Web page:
5. The mobile phone cradle according to claim 1, wherein the audio-visual equipment is a television receiver, a cable television or an Internet protocol television set-top box.
6. The mobile phone cradle according to claim 1, wherein the audio-visual equipment is audio equipment.
7. The mobile phone cradle according to claim 5, wherein the mobile phone cradle instructs controls of power ON/OFF, input switch, television program selection, and the like to the television receiver.
8. The mobile phone cradle according to claim 1, wherein the scanner remote controller comprises audio input means;
sound information input from the audio input means is transmitted to the mobile phone through the mobile phone cradle;
the mobile phone executes a karaoke function; and
an image and a word output by the execution of the karaoke function are output together with the sound information to the audio-visual equipment.
9. The mobile phone cradle according to claim 1, wherein the scanner remote controller comprises audio input means and voice recognition processing means, and
sound information input from the audio input means is converted into information, such as input data and/or an operation and control instruction by the voice recognition processing means, transmitted to the mobile phone directly or through the mobile phone cradle, and processed by the mobile phone.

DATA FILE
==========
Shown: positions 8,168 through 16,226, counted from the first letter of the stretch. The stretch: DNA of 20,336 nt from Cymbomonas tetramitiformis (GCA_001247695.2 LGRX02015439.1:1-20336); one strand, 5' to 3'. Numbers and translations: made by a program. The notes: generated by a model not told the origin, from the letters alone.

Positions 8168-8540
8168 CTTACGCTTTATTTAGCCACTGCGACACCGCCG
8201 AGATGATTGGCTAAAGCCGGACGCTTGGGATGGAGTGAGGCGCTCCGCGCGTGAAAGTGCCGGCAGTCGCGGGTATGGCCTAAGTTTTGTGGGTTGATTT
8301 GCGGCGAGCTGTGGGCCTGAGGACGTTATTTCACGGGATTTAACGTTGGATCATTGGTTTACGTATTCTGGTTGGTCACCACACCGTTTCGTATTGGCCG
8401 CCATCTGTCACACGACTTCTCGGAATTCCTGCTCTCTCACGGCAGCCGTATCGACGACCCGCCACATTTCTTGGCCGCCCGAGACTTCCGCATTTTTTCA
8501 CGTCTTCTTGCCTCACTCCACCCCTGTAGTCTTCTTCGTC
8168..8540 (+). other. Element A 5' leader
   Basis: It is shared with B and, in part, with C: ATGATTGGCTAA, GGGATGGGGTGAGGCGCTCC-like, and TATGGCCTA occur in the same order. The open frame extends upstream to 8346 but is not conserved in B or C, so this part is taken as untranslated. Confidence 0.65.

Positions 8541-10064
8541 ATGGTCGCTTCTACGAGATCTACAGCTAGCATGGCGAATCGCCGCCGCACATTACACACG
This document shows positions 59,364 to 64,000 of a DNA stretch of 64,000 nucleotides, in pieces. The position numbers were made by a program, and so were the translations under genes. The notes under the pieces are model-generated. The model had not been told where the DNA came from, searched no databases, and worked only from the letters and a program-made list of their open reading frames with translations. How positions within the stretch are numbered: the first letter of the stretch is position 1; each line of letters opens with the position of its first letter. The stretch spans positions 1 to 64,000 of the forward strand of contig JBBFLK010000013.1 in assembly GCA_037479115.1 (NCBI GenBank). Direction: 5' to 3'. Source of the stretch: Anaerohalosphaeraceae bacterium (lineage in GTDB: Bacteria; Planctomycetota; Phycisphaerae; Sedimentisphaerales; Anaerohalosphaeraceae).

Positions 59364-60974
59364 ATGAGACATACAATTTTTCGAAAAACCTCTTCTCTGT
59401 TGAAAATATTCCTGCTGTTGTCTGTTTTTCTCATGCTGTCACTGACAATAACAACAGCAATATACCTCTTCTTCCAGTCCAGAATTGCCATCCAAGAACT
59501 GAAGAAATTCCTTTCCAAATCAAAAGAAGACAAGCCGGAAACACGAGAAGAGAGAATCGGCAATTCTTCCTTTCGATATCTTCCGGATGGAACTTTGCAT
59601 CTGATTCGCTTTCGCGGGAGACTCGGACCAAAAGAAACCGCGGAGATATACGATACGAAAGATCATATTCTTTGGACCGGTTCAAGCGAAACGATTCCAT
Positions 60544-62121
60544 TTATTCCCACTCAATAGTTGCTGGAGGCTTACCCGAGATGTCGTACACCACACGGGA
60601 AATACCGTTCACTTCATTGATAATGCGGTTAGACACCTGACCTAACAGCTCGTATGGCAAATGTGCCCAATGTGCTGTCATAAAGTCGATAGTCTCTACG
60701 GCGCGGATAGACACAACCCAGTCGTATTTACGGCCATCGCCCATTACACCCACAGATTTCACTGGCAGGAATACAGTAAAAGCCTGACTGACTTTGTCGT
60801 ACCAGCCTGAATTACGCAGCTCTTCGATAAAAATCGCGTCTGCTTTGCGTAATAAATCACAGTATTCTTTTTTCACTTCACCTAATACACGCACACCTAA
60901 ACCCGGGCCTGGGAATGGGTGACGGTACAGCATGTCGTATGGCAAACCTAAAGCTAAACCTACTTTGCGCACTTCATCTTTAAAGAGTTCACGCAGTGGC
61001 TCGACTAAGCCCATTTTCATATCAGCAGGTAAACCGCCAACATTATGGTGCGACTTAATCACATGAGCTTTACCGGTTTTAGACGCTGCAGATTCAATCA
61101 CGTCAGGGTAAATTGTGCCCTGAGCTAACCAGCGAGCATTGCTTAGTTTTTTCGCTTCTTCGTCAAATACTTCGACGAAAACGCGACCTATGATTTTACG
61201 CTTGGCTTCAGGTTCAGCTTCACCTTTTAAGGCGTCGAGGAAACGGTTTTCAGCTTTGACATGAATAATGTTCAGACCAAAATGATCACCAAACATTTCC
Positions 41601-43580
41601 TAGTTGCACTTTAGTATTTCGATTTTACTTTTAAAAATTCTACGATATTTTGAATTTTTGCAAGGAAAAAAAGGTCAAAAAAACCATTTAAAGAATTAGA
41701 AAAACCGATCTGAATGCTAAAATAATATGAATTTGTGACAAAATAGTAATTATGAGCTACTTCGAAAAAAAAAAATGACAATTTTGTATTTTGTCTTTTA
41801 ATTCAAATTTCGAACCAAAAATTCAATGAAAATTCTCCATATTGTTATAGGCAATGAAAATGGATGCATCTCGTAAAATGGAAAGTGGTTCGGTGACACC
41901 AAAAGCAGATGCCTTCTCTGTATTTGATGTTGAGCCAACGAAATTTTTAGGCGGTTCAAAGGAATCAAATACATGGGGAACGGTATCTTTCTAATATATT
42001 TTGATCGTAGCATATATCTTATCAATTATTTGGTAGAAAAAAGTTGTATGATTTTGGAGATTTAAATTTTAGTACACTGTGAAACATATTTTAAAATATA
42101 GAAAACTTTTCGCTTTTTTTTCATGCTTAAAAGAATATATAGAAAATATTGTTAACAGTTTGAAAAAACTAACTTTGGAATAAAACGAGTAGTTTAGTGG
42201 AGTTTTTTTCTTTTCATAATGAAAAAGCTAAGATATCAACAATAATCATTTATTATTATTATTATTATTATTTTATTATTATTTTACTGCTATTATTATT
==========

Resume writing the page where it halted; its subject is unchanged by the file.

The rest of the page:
10. The mobile phone cradle according to claim 1, wherein the scanner remote controller comprises audio input means;
the mobile phone cradle comprises voice recognition processing means; and
sound information input from the audio input means is transmitted to the mobile phone cradle, converted into information, such as input data and/or an operation and control instruction, by the voice recognition processing means, transmitted to the mobile phone, and processed by the mobile phone.
11. The mobile phone cradle according to claim 1, wherein the scanner remote controller comprises audio input means;